There's nothing to worry about. We were presented with the same challenge in Three Worlds Collide. If we don't succeed, we will just get a false ending instead of a true ending.

Comment by james_blair on Open Thread, February 1-14, 2012 · 2012-02-01T05:59:47.464Z · score: 9 (9 votes) · LW · GW

You can find it in chapter 63:

I will say this much, Mr. Potter: You are already an Occlumens, and I think you will become a perfect Occlumens before long. Identity does not mean, to such as us, what it means to other people. Anyone we can imagine, we can be; and the true difference about you, Mr. Potter, is that you have an unusually good imagination. A playwright must contain his characters, he must be larger than them in order to enact them within his mind. To an actor or spy or politician, the limit of his own diameter is the limit of who he can pretend to be, the limit of which face he may wear as a mask. But for such as you and I, anyone we can imagine, we can be, in reality and not pretense. While you imagined yourself a child, Mr. Potter, you were a child. Yet there are other existences you could support, larger existences, if you wished. Why are you so free, and so great in your circumference, when other children your age are small and constrained? Why can you imagine and become selves more adult than a mere child of a playwright should be able to compose? That I do not know, and I must not say what I guess. But what you have, Mr. Potter, is freedom.

Comment by james_blair on HPMOR: What could've been done better? · 2012-01-30T03:06:38.690Z · score: 2 (2 votes) · LW · GW

The one time I tried this, it backfired terribly. It seemed like a logical sale, but the war games don't start until quite a fair way in; meanwhile, the first ten chapters (which is what the first chapter recommends trying before giving up) don't have that sort of flavour.

Comment by james_blair on Roger Williams (Author of Metamorphosis of Prime Intellect) on Singularity · 2012-01-06T15:31:53.838Z · score: 1 (1 votes) · LW · GW
  • Ungrowth wasn't talked about in the novels. I remember the opposite complaint: that the overly strict implementation of the Three Laws turned humanity into kittens, with the wireheads at the extreme. Ungrowth sounds almost as bad as Peer's arbitrary obsessions in Permutation City.
  • Holding all other implementation details equal, Lawrence's insistence that PI not look into people's brains results in a much better world than not. I get the impression that Roger thinks his genie could have handled people better if it analyzed them that deeply.
  • The critique of the Three Laws as portrayed should have focused not on how limited it is, but on how restrictive it is. A premise Roger disagrees with when saying that Lawrence did not install a more robust ethical system when his design allowed for it. The star map above Lawrence's house gave us a glimpse of the design that made it clear how he messed up his design not just in creating a thoughtless genie, but in not allowing corrections as the everything the AI believed was not only interdependent but centered on those three pillars.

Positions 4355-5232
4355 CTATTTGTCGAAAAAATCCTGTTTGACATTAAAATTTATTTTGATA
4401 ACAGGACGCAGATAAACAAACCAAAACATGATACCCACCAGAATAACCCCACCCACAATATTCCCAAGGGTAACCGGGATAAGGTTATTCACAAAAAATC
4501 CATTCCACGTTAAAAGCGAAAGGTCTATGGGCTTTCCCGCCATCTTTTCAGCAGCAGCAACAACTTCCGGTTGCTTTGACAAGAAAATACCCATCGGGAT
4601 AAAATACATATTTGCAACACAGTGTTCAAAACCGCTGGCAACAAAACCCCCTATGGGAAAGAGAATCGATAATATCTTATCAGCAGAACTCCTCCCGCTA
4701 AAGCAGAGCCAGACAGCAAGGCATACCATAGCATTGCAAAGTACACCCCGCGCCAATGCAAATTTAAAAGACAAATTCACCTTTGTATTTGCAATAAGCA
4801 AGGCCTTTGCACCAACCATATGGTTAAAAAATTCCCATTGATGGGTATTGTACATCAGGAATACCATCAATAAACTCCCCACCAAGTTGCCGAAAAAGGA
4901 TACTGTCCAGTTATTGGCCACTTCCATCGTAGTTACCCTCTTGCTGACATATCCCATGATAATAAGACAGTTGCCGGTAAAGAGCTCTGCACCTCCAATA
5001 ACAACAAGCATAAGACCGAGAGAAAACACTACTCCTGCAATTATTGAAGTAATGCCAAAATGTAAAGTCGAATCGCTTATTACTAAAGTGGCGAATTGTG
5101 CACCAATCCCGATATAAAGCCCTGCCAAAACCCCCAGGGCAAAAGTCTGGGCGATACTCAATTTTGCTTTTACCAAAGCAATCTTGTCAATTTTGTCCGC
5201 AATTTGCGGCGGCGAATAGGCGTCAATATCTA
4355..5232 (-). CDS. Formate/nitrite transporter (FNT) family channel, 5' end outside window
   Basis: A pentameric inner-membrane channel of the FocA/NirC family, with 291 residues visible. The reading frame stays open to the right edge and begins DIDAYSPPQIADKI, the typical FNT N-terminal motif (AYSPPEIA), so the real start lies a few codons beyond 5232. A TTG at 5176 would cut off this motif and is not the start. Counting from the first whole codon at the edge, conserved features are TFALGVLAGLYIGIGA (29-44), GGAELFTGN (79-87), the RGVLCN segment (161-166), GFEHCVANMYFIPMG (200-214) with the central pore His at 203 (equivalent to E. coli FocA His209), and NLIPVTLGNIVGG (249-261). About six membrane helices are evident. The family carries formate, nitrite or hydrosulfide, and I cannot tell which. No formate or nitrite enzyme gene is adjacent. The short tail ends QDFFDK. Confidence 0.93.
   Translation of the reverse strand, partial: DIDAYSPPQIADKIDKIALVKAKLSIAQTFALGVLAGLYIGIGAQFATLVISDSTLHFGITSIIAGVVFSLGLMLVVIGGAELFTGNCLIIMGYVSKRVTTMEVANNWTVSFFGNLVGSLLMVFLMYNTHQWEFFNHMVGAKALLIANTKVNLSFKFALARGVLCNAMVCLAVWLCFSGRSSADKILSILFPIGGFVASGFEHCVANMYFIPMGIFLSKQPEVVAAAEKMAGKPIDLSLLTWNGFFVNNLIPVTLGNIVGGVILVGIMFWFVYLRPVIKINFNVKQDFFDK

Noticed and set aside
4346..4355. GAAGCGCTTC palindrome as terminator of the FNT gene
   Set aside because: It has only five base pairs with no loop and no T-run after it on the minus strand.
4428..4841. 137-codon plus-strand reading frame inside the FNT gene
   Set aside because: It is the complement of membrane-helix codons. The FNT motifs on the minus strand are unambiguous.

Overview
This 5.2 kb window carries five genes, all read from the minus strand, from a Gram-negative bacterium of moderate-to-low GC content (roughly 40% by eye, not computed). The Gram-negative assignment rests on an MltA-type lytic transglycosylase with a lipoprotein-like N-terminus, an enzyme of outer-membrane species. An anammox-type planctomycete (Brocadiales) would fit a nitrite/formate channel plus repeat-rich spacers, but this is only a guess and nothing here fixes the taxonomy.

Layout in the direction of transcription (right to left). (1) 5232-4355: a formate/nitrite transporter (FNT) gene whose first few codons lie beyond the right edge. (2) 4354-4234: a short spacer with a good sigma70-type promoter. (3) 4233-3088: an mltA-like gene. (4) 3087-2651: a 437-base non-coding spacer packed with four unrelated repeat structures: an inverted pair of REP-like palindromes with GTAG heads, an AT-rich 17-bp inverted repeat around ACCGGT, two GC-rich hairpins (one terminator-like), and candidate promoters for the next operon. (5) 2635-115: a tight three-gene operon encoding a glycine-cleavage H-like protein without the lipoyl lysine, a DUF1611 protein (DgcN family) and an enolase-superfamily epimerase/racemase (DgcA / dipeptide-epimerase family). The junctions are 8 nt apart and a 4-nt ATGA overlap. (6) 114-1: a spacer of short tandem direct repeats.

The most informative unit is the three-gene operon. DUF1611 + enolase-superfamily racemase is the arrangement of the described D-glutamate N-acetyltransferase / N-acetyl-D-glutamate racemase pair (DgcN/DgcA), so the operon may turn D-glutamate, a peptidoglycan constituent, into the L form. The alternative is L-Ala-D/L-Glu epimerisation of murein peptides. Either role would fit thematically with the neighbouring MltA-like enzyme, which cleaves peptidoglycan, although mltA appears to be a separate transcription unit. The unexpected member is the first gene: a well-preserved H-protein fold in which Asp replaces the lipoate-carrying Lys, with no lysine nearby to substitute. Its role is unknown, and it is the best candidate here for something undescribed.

Edit: There were more words here, but your later emphasis confuses me. I'm going to pretend you didn't do that. If I'm not being clear here, please help me help me help you.

Comment by james_blair on Roger Williams (Author of Metamorphosis of Prime Intellect) on Singularity · 2012-01-06T13:20:15.928Z · score: 1 (1 votes) · LW · GW

I think this essay drifts considerably further away from SIAI/LW thinking than his story does, though I might have forgotten things.

Actually, given a moment to reflect, I'm more confusing the essay's points and my own impressions of the story. If he thought like this while writing the novel, then he spectacularly failed to reach me. For that I'm glad.

Comment by james_blair on Selfish reasons for FAI · 2011-12-17T23:37:39.998Z · score: 4 (6 votes) · LW · GW

Rather than unfriendly AI, I think he means a Friendly AI that's only Friendly to one person (or very few people). If we're going to be talking about this concept then we need a better term for it. My inner nerd prefers Suzumiya AI.

Comment by james_blair on Q&A #2 with Singularity Institute Executive Director · 2011-12-13T08:35:25.960Z · score: 16 (16 votes) · LW · GW

Would the Institute consider hiring telecommuters (both in and out the US)?

Update: this question was left unanswered in the second Q&A.

Comment by james_blair on [LINK] How a Computer Game is Reinventing the Science of Expertise · 2011-12-06T21:18:15.959Z · score: 1 (1 votes) · LW · GW